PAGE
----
This is the first in a series of articles leading up to Fortune Brainstorm Tech, which takes place July 22-24 in Aspen, Colo. The articles will look back at the progress of companies that presented at Brainstorm in 2009 as well as look forward to those that will present this year.
By Shelley DuBois, reporter
AOL was coming back with a vengeance, brand-new AOL CEO Tim Armstrong told Fortune’s 2009 Brainstorm Tech conference last year. He was fresh out of the starting gate, and had just done a 100-day “listening tour,” checking in with AOL’s global workforce. He was pumped, and ready to shake up the brand.
But the problem with cleaning up a brand is that there’s some turmoil in the interim. For AOL (AOL) that meant trying to rejuvenate its image, cutting costs, cutting jobs, yanking some investments, making others. Armstrong also needs to figure out how to turn AOL’s strengths — instant messaging and customer familiarity — into a profit.
At last year’s conference, Armstrong said that AOL was going to do for online content what Google (GOOG) did for online advertising. That is, build a thorough, targeted delivery method from the ground up. Unfortunately, you need advertising to pay the bills to make the content, and advertisers have been cautious during AOL’s massive makeover.
Advertising revenue dropped 19% percent to $354.3 million, according to AOL’s first-quarter earnings report. The company’s profits were $34.7 million, down from $82.7 million last year. Armstrong said that AOL has a ton of data about users, which should be money in the bank as far as targeted advertising. But right now, the company is still working on tuning up the platform.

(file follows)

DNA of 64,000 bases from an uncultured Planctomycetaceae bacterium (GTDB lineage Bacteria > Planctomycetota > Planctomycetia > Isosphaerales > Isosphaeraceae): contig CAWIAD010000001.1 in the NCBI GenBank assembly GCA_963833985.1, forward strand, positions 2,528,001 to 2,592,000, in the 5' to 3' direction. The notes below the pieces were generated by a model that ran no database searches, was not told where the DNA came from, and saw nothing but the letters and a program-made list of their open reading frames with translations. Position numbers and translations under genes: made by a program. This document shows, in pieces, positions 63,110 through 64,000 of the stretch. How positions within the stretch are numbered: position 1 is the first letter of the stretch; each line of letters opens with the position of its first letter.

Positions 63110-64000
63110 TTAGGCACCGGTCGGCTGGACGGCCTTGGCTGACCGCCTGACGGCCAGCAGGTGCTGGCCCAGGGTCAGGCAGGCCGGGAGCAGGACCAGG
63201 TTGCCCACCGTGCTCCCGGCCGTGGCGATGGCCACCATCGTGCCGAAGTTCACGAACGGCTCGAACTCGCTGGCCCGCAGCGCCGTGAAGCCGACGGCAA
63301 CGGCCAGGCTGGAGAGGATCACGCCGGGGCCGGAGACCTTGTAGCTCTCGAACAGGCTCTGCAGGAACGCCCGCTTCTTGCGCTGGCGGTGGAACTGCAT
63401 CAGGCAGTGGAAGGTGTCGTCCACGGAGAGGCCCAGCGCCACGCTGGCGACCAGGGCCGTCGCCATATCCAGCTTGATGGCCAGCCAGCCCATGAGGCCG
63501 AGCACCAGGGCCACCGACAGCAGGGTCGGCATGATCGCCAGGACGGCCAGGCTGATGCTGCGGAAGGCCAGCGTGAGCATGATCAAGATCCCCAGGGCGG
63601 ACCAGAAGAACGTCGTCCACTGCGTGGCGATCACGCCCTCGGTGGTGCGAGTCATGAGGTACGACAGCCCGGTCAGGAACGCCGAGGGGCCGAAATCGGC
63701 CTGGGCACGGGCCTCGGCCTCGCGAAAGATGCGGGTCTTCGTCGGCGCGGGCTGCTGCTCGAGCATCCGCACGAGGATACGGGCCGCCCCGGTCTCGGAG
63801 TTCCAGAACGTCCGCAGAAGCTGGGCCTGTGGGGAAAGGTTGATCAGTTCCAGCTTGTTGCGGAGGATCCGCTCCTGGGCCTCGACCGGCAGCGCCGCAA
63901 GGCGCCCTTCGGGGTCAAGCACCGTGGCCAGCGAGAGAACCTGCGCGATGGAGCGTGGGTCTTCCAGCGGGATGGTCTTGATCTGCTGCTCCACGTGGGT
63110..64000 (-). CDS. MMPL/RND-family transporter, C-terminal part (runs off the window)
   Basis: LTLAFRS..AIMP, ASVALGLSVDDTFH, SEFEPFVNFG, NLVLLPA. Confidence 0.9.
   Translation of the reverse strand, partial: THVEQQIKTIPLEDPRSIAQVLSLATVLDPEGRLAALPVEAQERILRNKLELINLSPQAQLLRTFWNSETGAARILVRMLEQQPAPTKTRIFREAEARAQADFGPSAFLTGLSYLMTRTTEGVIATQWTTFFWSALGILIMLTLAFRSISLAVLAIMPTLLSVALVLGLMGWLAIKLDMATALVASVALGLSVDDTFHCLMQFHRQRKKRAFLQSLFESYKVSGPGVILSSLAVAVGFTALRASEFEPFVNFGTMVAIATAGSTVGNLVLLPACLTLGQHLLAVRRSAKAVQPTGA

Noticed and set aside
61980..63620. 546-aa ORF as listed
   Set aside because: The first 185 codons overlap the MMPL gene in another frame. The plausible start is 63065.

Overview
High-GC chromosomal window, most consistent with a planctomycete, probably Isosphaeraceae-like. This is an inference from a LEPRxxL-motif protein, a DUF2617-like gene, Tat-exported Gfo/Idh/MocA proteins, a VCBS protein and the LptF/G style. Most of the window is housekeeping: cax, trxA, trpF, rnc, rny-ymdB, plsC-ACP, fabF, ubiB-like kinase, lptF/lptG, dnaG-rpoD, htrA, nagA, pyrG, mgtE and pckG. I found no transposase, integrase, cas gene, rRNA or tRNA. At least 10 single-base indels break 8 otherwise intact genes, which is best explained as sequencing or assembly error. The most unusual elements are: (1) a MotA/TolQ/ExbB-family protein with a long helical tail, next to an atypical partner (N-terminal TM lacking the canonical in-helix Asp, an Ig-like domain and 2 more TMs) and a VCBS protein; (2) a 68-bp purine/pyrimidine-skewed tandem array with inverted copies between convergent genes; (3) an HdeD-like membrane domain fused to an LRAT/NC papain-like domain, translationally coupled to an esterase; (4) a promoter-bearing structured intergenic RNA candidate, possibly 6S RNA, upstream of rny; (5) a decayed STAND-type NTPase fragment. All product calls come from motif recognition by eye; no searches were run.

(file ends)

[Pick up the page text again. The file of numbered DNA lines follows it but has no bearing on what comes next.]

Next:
Armstrong just appointed 28-year-old Maureen Sullivan as chief marketing officer — she used to work for Google as Armstrong’s assistant. At AOL, she’s been working on logo redesigns to freshen up the site. AOL has also built a “Homepage Blog,” which updates users about new AOL features like themes and privacy settings. It’s only had one post in 2010, and it was in February.
ast year, Armstrong mentioned that AOL was going to move social networking site Bebo into the venture capital arm of the company and monitor its performance from there. In April, AOL announced that the match didn’t pan out, and it would either sell Bebo or shut it down. The company is still looking for a way to link its instant messaging capabilities, which are strong, with solid social networking partner.
AOL’s to-do list also includes plans to modernize Mapquest and manage a host of other offspring properties, like Engadget, Autoblog, and hyperlocal journalism site Patch.com, that will fuel AOL’s proposed strategy to carpet-bomb online content. At the “D: All Things Digital” conference on June 3, Armstrong announced that AOL would be looking for a partner to help power its search engine for the site. He said that so far, he’s been talking with his former company, Google.
Armstrong is on deadline, according to a Business Insider blog post that mentioned an investor note from AOL chief financial officer Artie Minson who said that Armstrong will have another year to start pulling the company up by its bootstraps.
He will appear again this year at Brainstorm. We’ll see if the overhaul is over and he can really start pushing a fresh brand.
More video from Brainstorm Tech 2009: